Catalog Number: CG-0048
A quick accidental find tonight. I stack fossil pieces all over the place. This particular piece has been out in the weather all Winter. The tip of a Petalodus Tooth blade attached to the rock. Upon examining the specimen under the microscope, it found it to be removable. With a pin vice and a ground down flattened high speed steel drill blank, I easily removed it from the limestone.
Oddly enough, there is a probably second tooth next to this one. It could be the other side of the same tooth. They are not in a natural arrangement, however. If it is indeed the same tooth, I suspect that it was broken before fossilization. The material closely resembles internal tooth matrix. There are parallel ridges that resemble the distal crown tongue of a Petalodus tooth.
Below you can see the simple anatomy of a Petalodus tooth. The distal crown tongue is the region between the cutting blade and the root.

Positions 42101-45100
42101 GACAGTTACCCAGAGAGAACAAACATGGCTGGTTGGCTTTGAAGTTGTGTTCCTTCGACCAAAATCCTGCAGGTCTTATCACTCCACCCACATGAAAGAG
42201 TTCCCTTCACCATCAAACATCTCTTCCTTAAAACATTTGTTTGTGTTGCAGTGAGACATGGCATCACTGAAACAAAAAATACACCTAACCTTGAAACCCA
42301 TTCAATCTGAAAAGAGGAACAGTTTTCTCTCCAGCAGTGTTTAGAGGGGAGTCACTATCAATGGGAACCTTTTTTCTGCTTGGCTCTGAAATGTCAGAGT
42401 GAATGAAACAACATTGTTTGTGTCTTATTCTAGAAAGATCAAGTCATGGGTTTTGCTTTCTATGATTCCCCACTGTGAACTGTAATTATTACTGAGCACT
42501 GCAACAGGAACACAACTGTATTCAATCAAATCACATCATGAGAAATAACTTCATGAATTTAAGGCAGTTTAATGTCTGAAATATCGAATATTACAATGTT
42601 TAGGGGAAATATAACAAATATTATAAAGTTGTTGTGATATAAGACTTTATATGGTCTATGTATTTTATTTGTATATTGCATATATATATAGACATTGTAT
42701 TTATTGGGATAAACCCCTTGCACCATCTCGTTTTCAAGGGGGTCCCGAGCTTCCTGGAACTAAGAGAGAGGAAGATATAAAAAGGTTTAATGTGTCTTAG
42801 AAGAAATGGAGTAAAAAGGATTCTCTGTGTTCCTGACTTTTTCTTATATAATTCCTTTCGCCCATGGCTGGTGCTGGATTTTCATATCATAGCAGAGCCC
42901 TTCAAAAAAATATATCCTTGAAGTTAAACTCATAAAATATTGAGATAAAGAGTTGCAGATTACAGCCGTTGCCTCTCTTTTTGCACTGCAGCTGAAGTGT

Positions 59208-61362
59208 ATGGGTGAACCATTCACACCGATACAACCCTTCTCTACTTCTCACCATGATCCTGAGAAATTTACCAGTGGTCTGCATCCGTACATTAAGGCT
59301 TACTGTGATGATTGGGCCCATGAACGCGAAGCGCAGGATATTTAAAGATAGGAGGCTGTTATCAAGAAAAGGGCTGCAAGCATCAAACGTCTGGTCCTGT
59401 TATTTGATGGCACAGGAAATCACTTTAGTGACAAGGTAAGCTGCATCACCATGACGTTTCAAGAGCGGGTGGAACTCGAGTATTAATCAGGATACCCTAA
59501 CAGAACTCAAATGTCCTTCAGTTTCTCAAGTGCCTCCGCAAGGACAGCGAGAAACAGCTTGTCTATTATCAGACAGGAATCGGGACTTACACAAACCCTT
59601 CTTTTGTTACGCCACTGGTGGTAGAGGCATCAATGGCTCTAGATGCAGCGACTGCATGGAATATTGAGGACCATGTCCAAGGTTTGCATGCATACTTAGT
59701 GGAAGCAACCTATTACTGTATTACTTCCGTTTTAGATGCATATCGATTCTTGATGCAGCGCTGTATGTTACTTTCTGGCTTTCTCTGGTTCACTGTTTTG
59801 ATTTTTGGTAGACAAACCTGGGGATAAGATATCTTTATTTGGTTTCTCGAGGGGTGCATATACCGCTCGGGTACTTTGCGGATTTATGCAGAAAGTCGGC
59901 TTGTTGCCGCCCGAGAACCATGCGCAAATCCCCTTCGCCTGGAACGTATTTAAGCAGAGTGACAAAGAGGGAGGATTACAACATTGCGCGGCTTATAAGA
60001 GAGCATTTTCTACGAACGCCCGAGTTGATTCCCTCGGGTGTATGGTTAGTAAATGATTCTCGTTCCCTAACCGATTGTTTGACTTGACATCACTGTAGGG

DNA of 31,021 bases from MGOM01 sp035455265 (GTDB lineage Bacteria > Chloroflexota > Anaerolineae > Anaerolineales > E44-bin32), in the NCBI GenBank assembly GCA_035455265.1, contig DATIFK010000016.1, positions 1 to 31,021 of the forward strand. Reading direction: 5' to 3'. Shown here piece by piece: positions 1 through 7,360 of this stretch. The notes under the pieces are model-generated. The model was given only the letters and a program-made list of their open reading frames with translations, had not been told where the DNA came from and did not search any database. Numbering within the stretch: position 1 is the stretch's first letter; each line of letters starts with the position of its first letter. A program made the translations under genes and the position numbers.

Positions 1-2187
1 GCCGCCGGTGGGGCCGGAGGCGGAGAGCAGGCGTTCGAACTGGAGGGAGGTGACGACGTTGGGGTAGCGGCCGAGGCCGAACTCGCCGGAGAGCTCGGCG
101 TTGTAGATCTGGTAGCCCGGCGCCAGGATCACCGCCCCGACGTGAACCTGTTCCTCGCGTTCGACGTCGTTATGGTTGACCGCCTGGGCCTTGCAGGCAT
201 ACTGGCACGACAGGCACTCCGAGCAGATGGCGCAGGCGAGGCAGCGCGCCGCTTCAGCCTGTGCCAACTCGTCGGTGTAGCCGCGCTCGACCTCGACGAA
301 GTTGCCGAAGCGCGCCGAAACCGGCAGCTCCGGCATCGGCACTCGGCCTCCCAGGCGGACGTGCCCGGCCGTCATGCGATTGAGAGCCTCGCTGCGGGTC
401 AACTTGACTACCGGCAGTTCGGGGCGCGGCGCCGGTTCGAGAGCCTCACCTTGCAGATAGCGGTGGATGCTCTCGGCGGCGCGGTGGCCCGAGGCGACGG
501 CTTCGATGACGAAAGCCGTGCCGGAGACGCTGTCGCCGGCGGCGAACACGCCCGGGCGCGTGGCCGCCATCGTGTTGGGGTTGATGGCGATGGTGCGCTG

|Catalog ID||Specimen Name||Crown Height||Crown Width|
|CG-0102||Petalodus XIV||Coming Soon||Coming Soon|
|CG-0107||Petalodus XV||Coming Soon||Coming Soon|
* – Measured based on symmetry. One side broken/obscured.
** – Unable to measure, both sides were broken.
*** – From the top of the distal crown tongue.
**** – Unable to measure, crown broken.
† – Measured from the labial side.
More about Petalodus
- Our Petalodus Research Page
- PA Geology Newsletter Vol 48 – Reflections on Petalodus, a Common Late Paleozoic “Shark” Tooth Found in Western Pennsylvania’s Rocks